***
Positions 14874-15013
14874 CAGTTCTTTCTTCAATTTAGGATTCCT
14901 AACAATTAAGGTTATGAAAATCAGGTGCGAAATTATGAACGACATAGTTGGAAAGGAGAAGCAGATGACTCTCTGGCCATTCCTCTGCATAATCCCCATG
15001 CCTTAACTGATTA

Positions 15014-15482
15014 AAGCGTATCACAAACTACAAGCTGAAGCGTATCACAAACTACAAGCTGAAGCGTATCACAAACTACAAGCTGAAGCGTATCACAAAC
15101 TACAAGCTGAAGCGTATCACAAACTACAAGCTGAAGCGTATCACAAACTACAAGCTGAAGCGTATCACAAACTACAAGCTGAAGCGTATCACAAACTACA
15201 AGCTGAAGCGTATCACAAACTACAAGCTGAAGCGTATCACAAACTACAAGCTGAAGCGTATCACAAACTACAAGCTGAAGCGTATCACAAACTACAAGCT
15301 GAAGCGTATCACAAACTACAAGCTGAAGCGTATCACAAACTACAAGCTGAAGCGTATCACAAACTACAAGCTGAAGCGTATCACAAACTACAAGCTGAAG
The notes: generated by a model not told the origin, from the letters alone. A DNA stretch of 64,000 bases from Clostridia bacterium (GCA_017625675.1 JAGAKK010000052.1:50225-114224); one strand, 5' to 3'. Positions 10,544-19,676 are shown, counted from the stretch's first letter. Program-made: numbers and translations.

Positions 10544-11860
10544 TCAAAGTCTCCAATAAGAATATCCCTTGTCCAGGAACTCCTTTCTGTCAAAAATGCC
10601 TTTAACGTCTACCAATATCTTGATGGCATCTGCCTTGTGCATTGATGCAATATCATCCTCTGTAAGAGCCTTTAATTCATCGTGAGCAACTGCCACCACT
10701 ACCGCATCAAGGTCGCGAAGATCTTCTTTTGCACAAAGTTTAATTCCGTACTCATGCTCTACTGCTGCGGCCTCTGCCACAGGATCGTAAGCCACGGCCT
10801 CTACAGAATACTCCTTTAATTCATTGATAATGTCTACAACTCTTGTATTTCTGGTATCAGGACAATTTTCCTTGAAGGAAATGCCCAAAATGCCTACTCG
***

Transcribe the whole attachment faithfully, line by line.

Positions 14874-15013
14874 CAGTTCTTTCTTCAATTTAGGATTCCT
14901 AACAATTAAGGTTATGAAAATCAGGTGCGAAATTATGAACGACATAGTTGGAAAGGAGAAGCAGATGACTCTCTGGCCATTCCTCTGCATAATCCCCATG
15001 CCTTAACTGATTA

Positions 15014-15482
15014 AAGCGTATCACAAACTACAAGCTGAAGCGTATCACAAACTACAAGCTGAAGCGTATCACAAACTACAAGCTGAAGCGTATCACAAAC
15101 TACAAGCTGAAGCGTATCACAAACTACAAGCTGAAGCGTATCACAAACTACAAGCTGAAGCGTATCACAAACTACAAGCTGAAGCGTATCACAAACTACA
15201 AGCTGAAGCGTATCACAAACTACAAGCTGAAGCGTATCACAAACTACAAGCTGAAGCGTATCACAAACTACAAGCTGAAGCGTATCACAAACTACAAGCT
15301 GAAGCGTATCACAAACTACAAGCTGAAGCGTATCACAAACTACAAGCTGAAGCGTATCACAAACTACAAGCTGAAGCGTATCACAAACTACAAGCTGAAG
The notes: generated by a model not told the origin, from the letters alone. A DNA stretch of 64,000 bases from Clostridia bacterium (GCA_017625675.1 JAGAKK010000052.1:50225-114224); one strand, 5' to 3'. Positions 10,544-19,676 are shown, counted from the stretch's first letter. Program-made: numbers and translations.

Positions 10544-11860
10544 TCAAAGTCTCCAATAAGAATATCCCTTGTCCAGGAACTCCTTTCTGTCAAAAATGCC
10601 TTTAACGTCTACCAATATCTTGATGGCATCTGCCTTGTGCATTGATGCAATATCATCCTCTGTAAGAGCCTTTAATTCATCGTGAGCAACTGCCACCACT
10701 ACCGCATCAAGGTCGCGAAGATCTTCTTTTGCACAAAGTTTAATTCCGTACTCATGCTCTACTGCTGCGGCCTCTGCCACAGGATCGTAAGCCACGGCCT
10801 CTACAGAATACTCCTTTAATTCATTGATAATGTCTACAACTCTTGTATTTCTGGTATCAGGACAATTTTCCTTGAAGGAAATGCCCAAAATGCCTACTCG